• Tuesday, September 24, 2013

Cartoons can inspire children with a wealth of possibilities. They may wish to anvil on an elusive adversary, eat beloved lasagna on dreaded Mondays, or in Sarah Teuscher’s case: pick up a new instrument.
“I began playing piano when I was six because my brother Jason played it and I wanted to be just like him,” Teuscher said. “Then when I was in fourth grade I saw an oboe in a cartoon and knew I had to have that.”
Due to an absence of oboes, Teuscher began playing the clarinet. It was the closest she could find to an oboe and she played it for two years before switching in the sixth grade for an atypical reason.
“Laziness really,” she said about why she changed to the oboe. “There were a ton of people trying out for clarinet in the all-county band and no one for oboe. It turned out that I had a knack for it.”
Born in San Diego, her family moved to Sterling, Va. when she was 14. She attended Parkview High School and played oboe in the concert band. An urban legend in the band led her to take up drumline in the marching band rather than her usual oboe.
“We all heard about this girl who played the oboe and was marching in a parade. Her foot went into a pothole and the oboe went right through the roof of her mouth. I heard that and said ‘Yep, I’ll do drumline.’”
Teuscher went to James Madison University where she initially intended to major in biology. After one semester, she was convinced by Dr. Michele Kirkdorffer to audition and join the music program.
After earning a bachelors in music for music industry, an acronym she couldn’t wait to tell her parents, she enrolled in graduate school at Louisiana State University. Teuscher earned a masters in oboe performance and stayed in Baton Rouge working with car insurance. Her goal was to save enough money to pursue her dream of moving to New Orleans. After two years, she put a deposit down on an apartment. Exactly one week later, Hurricane Katrina hit the Gulf Coast region, derailing her dream.
“After Katrina hit I didn’t play oboe for about two years,” she said. “Then my brother invited me out here to live with him and I was really lucky to spend some time with my nieces and family.”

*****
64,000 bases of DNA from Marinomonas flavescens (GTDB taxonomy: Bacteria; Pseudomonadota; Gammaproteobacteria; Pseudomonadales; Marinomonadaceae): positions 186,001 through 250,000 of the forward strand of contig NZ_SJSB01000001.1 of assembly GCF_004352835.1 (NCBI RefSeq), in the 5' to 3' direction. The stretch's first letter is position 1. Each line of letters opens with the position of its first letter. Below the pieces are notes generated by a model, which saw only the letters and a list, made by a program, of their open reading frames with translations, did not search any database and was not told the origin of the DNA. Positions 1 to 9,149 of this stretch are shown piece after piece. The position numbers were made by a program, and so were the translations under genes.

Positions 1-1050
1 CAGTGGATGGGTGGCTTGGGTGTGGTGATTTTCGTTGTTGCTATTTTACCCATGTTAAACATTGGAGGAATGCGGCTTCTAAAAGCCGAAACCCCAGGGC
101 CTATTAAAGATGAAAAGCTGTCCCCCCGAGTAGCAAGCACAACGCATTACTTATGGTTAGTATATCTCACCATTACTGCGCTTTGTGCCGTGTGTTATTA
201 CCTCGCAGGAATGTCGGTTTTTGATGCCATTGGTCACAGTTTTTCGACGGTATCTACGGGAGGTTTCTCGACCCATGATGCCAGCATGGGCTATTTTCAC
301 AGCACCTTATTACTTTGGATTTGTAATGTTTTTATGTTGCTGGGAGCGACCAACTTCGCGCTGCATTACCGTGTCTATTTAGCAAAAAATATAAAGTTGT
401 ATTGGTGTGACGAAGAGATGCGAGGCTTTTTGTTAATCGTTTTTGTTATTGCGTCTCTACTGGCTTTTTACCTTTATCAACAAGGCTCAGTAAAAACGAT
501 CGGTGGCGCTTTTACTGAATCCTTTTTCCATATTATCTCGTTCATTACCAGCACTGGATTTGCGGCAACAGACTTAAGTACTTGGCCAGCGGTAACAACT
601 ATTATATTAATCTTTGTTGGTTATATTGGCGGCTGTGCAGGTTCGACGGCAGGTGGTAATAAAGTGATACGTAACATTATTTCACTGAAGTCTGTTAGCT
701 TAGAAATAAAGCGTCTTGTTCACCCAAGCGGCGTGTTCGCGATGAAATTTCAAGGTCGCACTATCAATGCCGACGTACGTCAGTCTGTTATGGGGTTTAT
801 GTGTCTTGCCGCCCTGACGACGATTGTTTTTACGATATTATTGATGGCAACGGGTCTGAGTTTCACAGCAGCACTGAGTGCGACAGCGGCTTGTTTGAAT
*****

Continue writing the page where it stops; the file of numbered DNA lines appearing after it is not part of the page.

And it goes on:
She began working as an office manager for an aluminum company, Koenig & Vits Inc. In 2007 she saw an ad in the Journal Scene for the Summerville Community Orchestra in need of an oboist. She earned the second chair after auditioning and became the first chair one week later. Teuscher also subs in for the Charleston Symphony Orechestra after music director Alex Agrest recommended her.
“Alex is a very animated guy. His energy is endless and it is always positive,” she said. “He challenges us with difficult music and with him, we always seem to pull it off.”
Teuscher said that the relationships between orchestra sections and especially the winds makes rehearsal enjoyable.
“Everyone is a lot of fun, very talented and we’re a tight-knit group,” she said of the orchestra. “We’ll throw wads of paper at each other and the camaraderie makes it worth coming back to season after season.”
In 2009 Teuscher began working at American Pensions as an investment advisory assistant. She cited her employer as very helpful at accommodating her music schedule and that she’s found a nice balance.
“It’s funny that I work in investments because the old joke is that musicians cannot count to four,” she said. “I was once told that music is an addiction and you always need a job to feed your addiction.”
Teuscher also teaches oboe in the evenings and has one or two students at a time. Being a successful oboe player takes a lot of stubbornness and gumption she said. It also takes a little uniqueness.
“There aren’t a lot of us out there. We’re all a little weird.”

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